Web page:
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Culture, Ideas, and Growth: Reflections on Mokyr and Bauer

James A. Dorn

Joel Mokyr’s widely acclaimed book A Culture of Growth (2018) has important parallels to the work of Peter Bauer (1915–2002), a pioneer in development economics. Both economists recognize the importance of culture and a competitive market for ideas in fostering economic development.

Mokyr was primarily interested in explaining the factors that led to the Enlightenment and the Industrial Revolution, while Bauer was concerned with the transformation of a subsistence economy into an exchange economy. His careful observation of less developed countries (LDCs) in Southeast Asia and British West Africa in the 1940s and 1950s convinced him that many of the leading ideas regarding the determinants of economic growth were wrong. He presented strong evidence that poverty was not self-perpetuating, that external trade was beneficial both in enlarging consumption opportunities and spreading new ideas, and that culture matters on the road to prosperity. He recognized the failure of state-led development and the promise of freedom, individual choice, and limited government.

The Economist praised Mokyr’s book, saying, “It is refreshing that an economist is taking seriously the idea that ideas and culture make a difference to economic growth.” This article examines some of the key ideas of Mokyr’s book and shows that Bauer shared similar views with regard to the importance of ideas and culture in fostering economic growth.

Mokyr on the Origins of the Modern Economy

The key role of useful knowledge in promoting growth lies at the heart of Mokyr’s quest to discover the origins of the modern economy. As he writes, the notion that “useful knowledge” could “transform the economy” was “the driving force in bringing about the Great Enrichment” (p. 267). Economic growth requires a competitive market for ideas. The institution that helped foster a vibrant market for ideas in the United Kingdom and Europe in the 17th and 18th centuries was the so-called Republic of Letters (see Mokyr, chap. 12).. Scholars could exchange ideas via an active network of informed individuals, who could also move from one jurisdiction to another to avoid suppression of free thought. The Scientific Revolution led the way for the Enlightenment and Industrial Revolution, which transformed the West into a modern economy.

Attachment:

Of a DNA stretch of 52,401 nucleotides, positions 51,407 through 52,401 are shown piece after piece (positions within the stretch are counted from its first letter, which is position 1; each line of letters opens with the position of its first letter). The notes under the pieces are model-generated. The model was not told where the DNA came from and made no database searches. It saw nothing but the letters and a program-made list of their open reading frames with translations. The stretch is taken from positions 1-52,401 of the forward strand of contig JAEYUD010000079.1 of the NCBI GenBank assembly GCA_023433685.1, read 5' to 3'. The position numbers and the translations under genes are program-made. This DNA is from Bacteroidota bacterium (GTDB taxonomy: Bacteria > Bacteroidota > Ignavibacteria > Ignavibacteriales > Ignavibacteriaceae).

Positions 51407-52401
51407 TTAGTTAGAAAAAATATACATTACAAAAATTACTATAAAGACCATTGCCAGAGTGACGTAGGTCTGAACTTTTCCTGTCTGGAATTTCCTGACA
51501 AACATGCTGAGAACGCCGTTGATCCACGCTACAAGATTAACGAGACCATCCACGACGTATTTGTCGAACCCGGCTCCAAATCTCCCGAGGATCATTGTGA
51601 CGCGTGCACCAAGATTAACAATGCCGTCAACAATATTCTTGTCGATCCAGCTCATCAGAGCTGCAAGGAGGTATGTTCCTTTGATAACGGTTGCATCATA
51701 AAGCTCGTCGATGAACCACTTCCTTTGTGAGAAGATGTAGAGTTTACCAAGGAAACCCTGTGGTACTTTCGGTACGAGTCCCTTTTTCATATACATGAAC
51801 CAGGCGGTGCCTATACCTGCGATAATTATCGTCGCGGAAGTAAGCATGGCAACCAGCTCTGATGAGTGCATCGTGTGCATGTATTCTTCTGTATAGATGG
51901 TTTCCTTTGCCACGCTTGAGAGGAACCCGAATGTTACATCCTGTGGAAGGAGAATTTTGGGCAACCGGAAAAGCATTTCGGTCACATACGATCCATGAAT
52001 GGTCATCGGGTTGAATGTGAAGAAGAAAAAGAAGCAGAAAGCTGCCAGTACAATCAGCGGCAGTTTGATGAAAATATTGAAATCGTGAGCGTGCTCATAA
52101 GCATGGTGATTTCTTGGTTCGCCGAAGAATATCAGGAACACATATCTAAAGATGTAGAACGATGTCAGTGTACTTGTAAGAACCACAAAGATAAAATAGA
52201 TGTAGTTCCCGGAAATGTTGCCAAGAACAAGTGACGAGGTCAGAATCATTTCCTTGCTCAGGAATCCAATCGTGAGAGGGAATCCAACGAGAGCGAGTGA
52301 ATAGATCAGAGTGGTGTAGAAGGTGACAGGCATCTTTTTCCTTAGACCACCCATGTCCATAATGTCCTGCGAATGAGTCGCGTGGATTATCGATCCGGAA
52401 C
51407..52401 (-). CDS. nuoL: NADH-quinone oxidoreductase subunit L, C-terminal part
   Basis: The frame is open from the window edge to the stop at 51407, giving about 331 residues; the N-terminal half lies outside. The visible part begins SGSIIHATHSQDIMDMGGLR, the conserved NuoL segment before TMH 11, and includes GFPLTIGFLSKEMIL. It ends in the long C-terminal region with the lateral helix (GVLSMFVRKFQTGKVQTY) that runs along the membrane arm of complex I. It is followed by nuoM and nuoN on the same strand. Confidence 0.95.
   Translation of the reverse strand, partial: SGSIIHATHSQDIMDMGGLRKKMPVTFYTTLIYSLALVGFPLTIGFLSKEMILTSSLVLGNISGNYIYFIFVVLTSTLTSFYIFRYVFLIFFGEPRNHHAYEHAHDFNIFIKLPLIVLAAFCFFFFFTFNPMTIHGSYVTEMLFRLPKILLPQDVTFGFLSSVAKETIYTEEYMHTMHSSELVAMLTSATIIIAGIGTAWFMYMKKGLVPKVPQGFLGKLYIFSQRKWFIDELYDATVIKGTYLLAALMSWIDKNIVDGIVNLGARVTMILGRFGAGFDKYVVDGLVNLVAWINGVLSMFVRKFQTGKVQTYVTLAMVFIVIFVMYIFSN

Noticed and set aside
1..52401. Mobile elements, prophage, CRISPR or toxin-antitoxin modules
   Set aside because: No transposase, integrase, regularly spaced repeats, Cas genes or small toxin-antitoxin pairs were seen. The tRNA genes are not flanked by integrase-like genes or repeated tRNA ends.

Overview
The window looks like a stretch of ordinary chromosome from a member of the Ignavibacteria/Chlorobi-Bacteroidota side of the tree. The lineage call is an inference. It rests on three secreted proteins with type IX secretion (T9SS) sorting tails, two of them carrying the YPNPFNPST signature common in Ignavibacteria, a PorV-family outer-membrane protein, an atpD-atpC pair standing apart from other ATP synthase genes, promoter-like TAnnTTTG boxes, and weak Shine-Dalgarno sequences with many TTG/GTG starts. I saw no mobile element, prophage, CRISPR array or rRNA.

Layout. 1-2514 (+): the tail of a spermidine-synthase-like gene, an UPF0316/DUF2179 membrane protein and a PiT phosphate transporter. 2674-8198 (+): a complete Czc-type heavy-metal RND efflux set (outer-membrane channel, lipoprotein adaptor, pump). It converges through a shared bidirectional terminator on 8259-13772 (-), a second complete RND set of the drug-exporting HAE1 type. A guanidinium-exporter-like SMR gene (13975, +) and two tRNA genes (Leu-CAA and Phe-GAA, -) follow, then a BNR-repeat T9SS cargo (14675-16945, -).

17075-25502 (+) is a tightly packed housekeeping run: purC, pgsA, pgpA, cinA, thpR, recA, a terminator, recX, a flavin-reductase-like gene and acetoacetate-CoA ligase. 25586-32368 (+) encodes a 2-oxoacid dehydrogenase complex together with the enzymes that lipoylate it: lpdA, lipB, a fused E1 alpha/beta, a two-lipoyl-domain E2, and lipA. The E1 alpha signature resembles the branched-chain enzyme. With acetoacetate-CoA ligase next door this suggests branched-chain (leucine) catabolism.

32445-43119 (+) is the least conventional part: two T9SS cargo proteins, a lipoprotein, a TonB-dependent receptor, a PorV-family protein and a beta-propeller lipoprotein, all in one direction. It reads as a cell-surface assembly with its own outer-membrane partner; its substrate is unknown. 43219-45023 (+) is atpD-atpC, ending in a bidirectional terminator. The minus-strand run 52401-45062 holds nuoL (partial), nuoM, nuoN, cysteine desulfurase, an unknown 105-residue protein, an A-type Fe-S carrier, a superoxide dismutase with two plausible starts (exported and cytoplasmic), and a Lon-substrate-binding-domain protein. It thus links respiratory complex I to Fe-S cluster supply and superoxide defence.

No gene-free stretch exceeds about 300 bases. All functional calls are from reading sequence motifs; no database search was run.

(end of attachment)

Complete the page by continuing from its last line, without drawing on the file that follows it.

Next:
A Model of Cultural Change

Mokyr defines culture broadly as “a set of beliefs, values, and preferences, capable of affecting behavior, that are socially . . . transmitted and that are shared by some subset of society” (p. 8). Those beliefs, values, and preferences can change over time as people acquire new knowledge. In that sense, Mokyr argues they are “a matter of choice” (p. 12).

The role of “cultural entrepreneurs,” such as Francis Bacon and Isaac Newton (see Mokyr, chaps. 7–8), spurred the Scientific Revolution with its emphasis on the scientific method, the laws of nature, and the promise of improvement. Enlightenment thinkers spread optimism about the possibilities for progress—provided government power was limited and human (natural) rights protected.

Mokyr develops “a model of cultural change that explains why the Enlightenment took place in Europe.” His model rests firmly on two factors: the emergence of a Republic of Letters and the fact that a fragmented Europe allowed the market for ideas to develop as jurisdictions competed for talent (pp. 339–41). A culture of growth replaced the stasis that had enveloped Europe as “changes in the market for ideas” widened the range of knowledge and allowed “cultural entrepreneurs” to flourish. Regions that allowed greater freedom in the exchange of ideas led to “choice-based cultural evolution” and prosperity (chap. 6).

In a nutshell, Mokyr holds that economic development requires a commitment to “pluralism and competition with a coordination mechanism that allows knowledge to be distributed and shared, and hence challenged, corrected, and supplemented” (p. 340).

The Market for Ideas

Many economists have pointed to the importance of institutions on incentives and behavior in studying the factors that influence growth. However, less attention has been paid to the importance of a free market for ideas. Mokyr argues that “the central messages of the Enlightenment that mattered to subsequent economic change were products of the competition in the market for ideas and were a direct continuation of the Republic of Letters” (p. 268).

In particular,